During the 8 June World Health Organization (WHO) media briefing, Maria van Kerkhove, technical lead Covid-19, WHO Health Emergencies Programme, said “it still seems to be rare that an asymptomatic person actually transmits onward to a secondary individual.”
She was responding to a question about an asymptomatic Covid-19 patient’s ability to spread the disease.
“We have a number of reports from countries who are doing very detailed contact tracing. They’re following asymptomatic cases. They’re following contacts. They’re not finding secondary transmission onward. It’s very rare.”
“What we really want to be focused on is following the symptomatic cases. If we actually followed all of the symptomatic cases, isolated those cases, followed the contacts and quarantined those contacts, we would drastically reduce the outbreak”.
Experts have questioned the WHO official’s comment on “rare” asymptomatic Covid-19 spread.
“Asymptomatic transmission very rare” — Anecdotal or Backed by Data?
Her opinion went against all current scientific publications and ground-zero field investigations of clusters and outbreaks in enclosed populations. The reaction to it was swift.
On 9 June, Liam Smeeth, Professor of Clinical Epidemiology at the London School of Hygiene and Tropical Medicine questioned this, saying this guidance could pose problems for governments as they seek to lift lockdowns.
The co-head of Singapore’s coronavirus task force told Reuters there had been asymptomatic transmission cases in Singapore, between people living in close quarters.
Following the deluge of queries from this confusing statement, WHO on 9 June organised a live Q&A broadcast on 9 June 2020 on Covid-19 transmission with Dr Micheal Ryan, executive director of the WHO Health Emergencies Programme, and Dr Maria Van Kerkhove.
They were careful to say that Dr Maria’s statement was not a WHO guideline, merely a response to a question on an evolving challenge. An international expert group is currently meeting for three days to review all existing evidence and country practices and will come up with a recommendation for WHO.
“Very Rare” for Asymptomatics to Spread SARS-CoV-2: Science or Politics?
One cannot help but speculate whether this “happy, albeit misunderstood, news” was related to the 2 June press reports about China’s incredible feat of nucleic acid nasal swab testing of 9.899 million people in Wuhan, a city of 11 million people, between 14 May and 1 June. Wuhan’s testing blitz cost the city government around 900 million yuan (U$127 million).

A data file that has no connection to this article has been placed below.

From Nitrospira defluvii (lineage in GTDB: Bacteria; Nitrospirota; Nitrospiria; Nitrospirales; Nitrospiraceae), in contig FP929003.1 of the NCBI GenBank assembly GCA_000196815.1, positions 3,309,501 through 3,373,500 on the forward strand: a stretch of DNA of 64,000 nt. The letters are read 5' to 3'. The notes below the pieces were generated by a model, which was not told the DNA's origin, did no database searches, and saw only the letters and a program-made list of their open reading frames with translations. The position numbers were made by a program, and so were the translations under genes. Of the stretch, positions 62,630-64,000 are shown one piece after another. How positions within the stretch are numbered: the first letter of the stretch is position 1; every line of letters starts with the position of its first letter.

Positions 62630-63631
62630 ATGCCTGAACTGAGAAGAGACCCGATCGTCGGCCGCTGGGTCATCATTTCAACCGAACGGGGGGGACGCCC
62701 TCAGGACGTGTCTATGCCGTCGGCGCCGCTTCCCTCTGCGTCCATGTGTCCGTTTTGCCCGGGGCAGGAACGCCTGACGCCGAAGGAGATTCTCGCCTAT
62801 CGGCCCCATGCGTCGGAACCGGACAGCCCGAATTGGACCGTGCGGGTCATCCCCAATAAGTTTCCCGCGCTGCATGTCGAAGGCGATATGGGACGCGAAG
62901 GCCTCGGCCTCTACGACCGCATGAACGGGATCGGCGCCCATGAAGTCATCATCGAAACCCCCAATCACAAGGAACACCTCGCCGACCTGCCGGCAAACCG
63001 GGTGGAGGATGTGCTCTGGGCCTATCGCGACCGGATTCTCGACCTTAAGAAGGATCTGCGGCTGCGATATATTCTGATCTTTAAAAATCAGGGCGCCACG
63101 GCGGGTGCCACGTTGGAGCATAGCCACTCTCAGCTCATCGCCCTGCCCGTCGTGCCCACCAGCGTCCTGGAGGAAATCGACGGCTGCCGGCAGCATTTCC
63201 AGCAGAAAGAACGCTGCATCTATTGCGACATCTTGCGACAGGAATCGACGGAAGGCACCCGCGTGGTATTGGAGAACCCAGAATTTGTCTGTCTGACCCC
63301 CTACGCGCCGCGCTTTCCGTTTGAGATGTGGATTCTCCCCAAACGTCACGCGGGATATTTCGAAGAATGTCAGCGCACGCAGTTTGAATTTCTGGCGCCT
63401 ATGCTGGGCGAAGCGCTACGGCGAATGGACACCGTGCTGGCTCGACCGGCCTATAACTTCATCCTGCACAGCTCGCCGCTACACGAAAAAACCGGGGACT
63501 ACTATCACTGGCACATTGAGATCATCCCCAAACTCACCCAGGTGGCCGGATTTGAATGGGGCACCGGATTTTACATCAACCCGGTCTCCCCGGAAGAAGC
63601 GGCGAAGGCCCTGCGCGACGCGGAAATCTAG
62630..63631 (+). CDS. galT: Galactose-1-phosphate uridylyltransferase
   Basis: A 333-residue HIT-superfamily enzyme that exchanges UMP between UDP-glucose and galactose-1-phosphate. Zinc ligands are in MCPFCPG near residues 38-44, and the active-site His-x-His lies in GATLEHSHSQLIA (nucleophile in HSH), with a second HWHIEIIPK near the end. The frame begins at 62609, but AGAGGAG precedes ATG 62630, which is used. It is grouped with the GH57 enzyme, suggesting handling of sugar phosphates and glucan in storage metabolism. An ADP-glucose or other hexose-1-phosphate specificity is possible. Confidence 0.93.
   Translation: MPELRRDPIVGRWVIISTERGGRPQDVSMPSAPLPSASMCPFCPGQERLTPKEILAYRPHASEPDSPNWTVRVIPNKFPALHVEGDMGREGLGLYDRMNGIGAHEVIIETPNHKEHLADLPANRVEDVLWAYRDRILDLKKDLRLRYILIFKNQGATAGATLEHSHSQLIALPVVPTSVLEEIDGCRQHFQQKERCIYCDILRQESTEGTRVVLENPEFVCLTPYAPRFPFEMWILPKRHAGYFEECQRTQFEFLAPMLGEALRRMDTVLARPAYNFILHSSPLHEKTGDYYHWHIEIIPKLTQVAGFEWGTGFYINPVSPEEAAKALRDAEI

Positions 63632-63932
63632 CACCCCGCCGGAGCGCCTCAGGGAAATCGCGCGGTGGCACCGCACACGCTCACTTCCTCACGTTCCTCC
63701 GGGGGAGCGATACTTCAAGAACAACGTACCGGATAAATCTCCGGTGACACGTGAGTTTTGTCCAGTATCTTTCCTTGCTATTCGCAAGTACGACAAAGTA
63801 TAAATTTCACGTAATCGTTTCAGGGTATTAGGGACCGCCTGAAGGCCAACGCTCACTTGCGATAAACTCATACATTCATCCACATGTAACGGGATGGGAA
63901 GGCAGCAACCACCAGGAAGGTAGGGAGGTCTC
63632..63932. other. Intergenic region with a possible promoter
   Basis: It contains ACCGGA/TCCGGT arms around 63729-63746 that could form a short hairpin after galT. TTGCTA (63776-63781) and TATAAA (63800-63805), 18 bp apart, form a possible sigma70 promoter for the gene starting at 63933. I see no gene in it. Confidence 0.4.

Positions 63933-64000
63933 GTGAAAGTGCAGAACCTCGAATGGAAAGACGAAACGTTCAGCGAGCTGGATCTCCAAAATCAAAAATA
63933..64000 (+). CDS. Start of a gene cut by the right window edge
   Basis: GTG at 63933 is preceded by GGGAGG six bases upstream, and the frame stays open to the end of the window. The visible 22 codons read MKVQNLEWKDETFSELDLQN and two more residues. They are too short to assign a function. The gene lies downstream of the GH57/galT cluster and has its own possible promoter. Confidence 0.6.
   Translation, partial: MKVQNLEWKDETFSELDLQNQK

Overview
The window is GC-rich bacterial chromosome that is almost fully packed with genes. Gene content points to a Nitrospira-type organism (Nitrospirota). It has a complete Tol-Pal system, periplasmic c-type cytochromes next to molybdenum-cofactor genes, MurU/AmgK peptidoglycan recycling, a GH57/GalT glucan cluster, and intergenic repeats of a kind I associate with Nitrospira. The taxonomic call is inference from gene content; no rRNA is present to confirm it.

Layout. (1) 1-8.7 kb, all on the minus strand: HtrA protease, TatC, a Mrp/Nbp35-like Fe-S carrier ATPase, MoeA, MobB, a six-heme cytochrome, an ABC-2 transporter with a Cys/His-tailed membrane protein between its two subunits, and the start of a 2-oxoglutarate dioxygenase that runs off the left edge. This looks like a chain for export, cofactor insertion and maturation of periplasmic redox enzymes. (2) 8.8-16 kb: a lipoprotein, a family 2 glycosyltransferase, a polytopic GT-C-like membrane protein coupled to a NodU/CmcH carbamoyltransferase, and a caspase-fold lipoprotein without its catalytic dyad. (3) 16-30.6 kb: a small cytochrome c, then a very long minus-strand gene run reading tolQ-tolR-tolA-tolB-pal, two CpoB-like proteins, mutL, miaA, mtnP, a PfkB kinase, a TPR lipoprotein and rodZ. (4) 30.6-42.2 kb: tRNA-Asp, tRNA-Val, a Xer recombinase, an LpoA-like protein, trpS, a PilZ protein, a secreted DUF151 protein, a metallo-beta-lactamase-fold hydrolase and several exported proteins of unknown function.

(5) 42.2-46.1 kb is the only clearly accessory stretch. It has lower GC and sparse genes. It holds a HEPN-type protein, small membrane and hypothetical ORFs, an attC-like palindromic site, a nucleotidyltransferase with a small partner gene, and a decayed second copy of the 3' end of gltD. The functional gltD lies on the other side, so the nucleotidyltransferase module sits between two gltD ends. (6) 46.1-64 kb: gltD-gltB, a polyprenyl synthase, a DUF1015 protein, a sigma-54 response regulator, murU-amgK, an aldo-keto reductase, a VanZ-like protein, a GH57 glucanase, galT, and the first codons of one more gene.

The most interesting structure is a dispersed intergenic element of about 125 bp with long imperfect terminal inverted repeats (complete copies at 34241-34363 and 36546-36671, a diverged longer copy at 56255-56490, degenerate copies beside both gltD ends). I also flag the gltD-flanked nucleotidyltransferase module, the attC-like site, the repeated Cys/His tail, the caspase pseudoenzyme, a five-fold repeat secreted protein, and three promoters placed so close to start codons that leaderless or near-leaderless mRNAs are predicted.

The citywide Covid-19 test found only 300 asymptomatic cases.
Residents queued up across the city at makeshift sites set up under tents in parking lots, parks and residential communities to have their nasal swab samples taken — with roughly half a million tests conducted every day during the period.
How Wuhan Achieved Large Scale Mass Population Testing Within 2 Weeks
Feng Zijian, the Deputy Director-General of the Chinese Centre for Disease Control and Prevention (China CDC), on 3 June said that in addition to mobilizing a large number of medical personnel, third-party testing agencies and testing equipment, the city has adopted new methods, such as “pool testing,” which mixed no more than five samples in one test.
A negative result of a pooled sample means the batch can be cleared, and a positive one requires a second-round test for each individual in that batch.
“The method has greatly accelerated the process of detection and improved the efficiency,” said Feng. “Before it was adopted, the experts did a number of preliminary tests on small scale to determine a relatively optimal ratio for mixing samples – which is how many specimens should be mixed together for testing.”
The city had also strengthened the quality management and control of the whole testing work, Feng added. A total of 35,961 samples have been retested by separate agencies, and the results were completely consistent with the initial test results, which proved that the whole test design was very reliable. To ensure full coverage, door-to-door sampling was also provided for the elderly and disabled.
No virulent virus was isolated from throat swabs and sputum of 300 asymptomatics.
Scientists in Wuhan Institute of Virology then started to isolate and cultivate the virus from these 300 cases to find out their infectiousness i.e. whether the virus can infect or kill cultured human cells. It turned out “viral loads in those samples were extremely low”, which suggests “Wuhan’s asymptomatic carriers are not infectious”, experts concluded.
“Although these asymptomatic patients tested positive on Covid-19 virus, if the viral loads in the samples are very low, then infectious virus cannot be isolated and cultivated,” said Zhang Dingyu, deputy director of Health Commission of Hubei Province. (Wuhan is the provincial capital). It was not clear from this report whether viral studies were actually completed for all the 300 cases.